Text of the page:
High school students pack into front row seats at the University of Oklahoma stadium in Norman on a muggy Thursday evening, set to watch the city’s biggest rivalry: the Norman High School Tigers versus the Norman North Timberwolves.
Claire LaReau, a senior at Norman North, is decked out in a bright green bowtie and green face paint. LaReau said high school football games can be intense. She and her classmates still talk about an incident from two years ago.
“It was at an away game and this ref made a horrible call. Everyone just was screaming and yelling,” LaReau said.
“All of a sudden you just see this pickle flying. And it hits the ref in the head.”
The ref reportedly dismissed the entire student section with just a few minutes left in the game.
Tim Nugen, who has been an official in the Oklahoma City area for six years, said most refs have stories like this.
“I remember one coach getting up into my face and telling me that I needed to read the rule book a little more,” Nugen said. “And that I needed to turn my uniform back into Foot Locker.”
Nugen is one of about 350 people calling games in the metro.
He started officiating because he played football in high school and wanted to stay close to the sport.
“I try not to live in the past or anything, but I get a front row seat,” Nugen said. “I mean, I’m right there on the field. Nobody gets a better seat than I do.”
Nugen usually calls games with the same four guys and said for the most part, reffing is fun. He is the head linesman for his crew, which also includes an umpire, a line judge, a back judge and a referee.
“We like to cut up a lot. We like to do all kinds of, you know, fun stuff,” Nugen said.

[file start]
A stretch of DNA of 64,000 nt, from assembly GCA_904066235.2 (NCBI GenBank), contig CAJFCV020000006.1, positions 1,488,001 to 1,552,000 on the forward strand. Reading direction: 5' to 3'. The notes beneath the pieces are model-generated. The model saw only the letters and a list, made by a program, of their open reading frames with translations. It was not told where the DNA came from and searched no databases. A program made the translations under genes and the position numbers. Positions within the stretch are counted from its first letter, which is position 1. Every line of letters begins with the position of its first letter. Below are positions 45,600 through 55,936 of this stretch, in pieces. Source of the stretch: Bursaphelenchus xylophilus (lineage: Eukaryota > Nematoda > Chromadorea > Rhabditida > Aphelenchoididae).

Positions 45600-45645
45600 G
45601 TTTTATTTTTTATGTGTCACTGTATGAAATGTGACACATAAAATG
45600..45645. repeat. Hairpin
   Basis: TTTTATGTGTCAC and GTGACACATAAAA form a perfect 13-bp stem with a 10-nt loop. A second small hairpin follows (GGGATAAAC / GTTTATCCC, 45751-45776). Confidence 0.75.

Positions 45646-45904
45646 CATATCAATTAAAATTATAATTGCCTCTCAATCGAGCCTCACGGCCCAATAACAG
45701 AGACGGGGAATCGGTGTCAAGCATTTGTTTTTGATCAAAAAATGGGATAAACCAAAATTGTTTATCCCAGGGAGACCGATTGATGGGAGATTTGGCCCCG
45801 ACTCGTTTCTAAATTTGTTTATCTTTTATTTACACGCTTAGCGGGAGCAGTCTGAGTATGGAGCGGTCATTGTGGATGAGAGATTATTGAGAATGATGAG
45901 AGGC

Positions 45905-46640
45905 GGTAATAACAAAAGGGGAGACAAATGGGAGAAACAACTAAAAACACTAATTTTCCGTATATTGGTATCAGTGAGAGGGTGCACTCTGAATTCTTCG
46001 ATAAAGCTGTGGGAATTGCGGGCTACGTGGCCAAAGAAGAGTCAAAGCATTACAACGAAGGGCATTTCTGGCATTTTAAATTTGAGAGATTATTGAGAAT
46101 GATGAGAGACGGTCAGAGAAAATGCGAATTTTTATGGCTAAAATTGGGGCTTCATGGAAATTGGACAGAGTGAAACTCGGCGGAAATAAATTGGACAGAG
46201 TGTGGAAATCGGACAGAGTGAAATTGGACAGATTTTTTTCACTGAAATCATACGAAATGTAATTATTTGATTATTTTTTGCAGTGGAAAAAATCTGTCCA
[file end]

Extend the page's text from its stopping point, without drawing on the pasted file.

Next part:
“The referee on our crew is a pretty intense guy, so we always like to get under his skin a little bit by hiding his gear or taking his whistle away.”
Barry Mano, founder of the National Association of Sports Officials, said sports officiating teaches people to be fair-minded, accountable and decisive.
But it’s also a tough job.
Officials sometimes drive several hours to weeknight games and make a maximum of approximately $120 per contest.
According to Mano, bad behavior is the main reason people are wary of becoming referees.
“If you were in a courtroom and saw somebody...jump across the bench and slug the judge, you would be outraged,” Mano said. “That happens in the sports fields.”
The profession is having trouble attracting and retaining young people, per a survey of officials across the country.
Mano said roughly 70 percent of people quit within the first three years.
“You have these people absolutely screaming at you,” Mano said. “[They’re] going crazy and then chasing you to your car. How long are you going to do that? Not long.”
To fix the shortage of officials, Mano argues sports leagues need to hold misbehaving coaches, parents and fans accountable. He said referees also benefit from a strong support system, like a mentoring program through a local ref association.
Adam Warmuth, a parent on the sidelines at the football game in Norman, said during tense games, it is tempting to blame officials.
“I get emotional,” Warmuth said. His son is a sophomore on the Norman High School team.
But he said he tries to keep his emotions in check and called refs “a necessary evil.”
“Just wait long enough and they’ll make a bad call for you the opposite way,” Warmuth said.
“Without them, you’re on an honor system. Good luck with that.”
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